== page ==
Now that Apple has officially begun the transition to Apple Silicon, so has malware.
Security researcher Patrick Wardle published a blog detailing that he’d found a malicious program dubbed GoSearch22, a Safari browser extension that’s been reworked for Apple’s M1 processor. (The extension is a variant of the Pirrit adware family, which is notorious on Macs.) Meanwhile, a new report from Wired also quotes other security researchers as finding other, distinct instances of native M1 malware from Wardle’s findings.
The GoSearch22 malware was signed with an Apple developer ID on Nov. 23, 2020—not long after the first M1 laptops were first unveiled. Having a developer ID means a user downloading the malware wouldn’t trigger Gatekeeper on macOS, which notifies users when an application they’re about to download may not be safe. Developers can take the extra step of submitting apps to Apple to be notarized for extra confirmation. However, Wardle notes in his writeup that it’s unclear whether Apple ever notarized the code, as the certificate for GoSearch22 has since been revoked. Unfortunately, he also writes that since this malware was detected in the wild, regardless of whether Apple notarized it, “macOS users were infected.”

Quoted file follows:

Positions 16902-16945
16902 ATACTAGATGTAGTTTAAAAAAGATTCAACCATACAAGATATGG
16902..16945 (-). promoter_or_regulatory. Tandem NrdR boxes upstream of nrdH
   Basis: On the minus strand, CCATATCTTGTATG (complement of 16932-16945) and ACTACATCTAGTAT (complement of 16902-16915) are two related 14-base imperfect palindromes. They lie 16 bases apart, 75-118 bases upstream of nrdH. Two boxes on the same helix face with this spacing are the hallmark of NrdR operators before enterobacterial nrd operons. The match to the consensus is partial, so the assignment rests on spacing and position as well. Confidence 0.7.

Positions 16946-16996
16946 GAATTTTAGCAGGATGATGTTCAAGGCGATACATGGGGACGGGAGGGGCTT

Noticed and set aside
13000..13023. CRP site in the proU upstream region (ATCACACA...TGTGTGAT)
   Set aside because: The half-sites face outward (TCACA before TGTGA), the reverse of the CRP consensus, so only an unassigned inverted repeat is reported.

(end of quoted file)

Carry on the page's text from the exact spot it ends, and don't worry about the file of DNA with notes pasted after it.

Source: The M1 Malware Has Arrived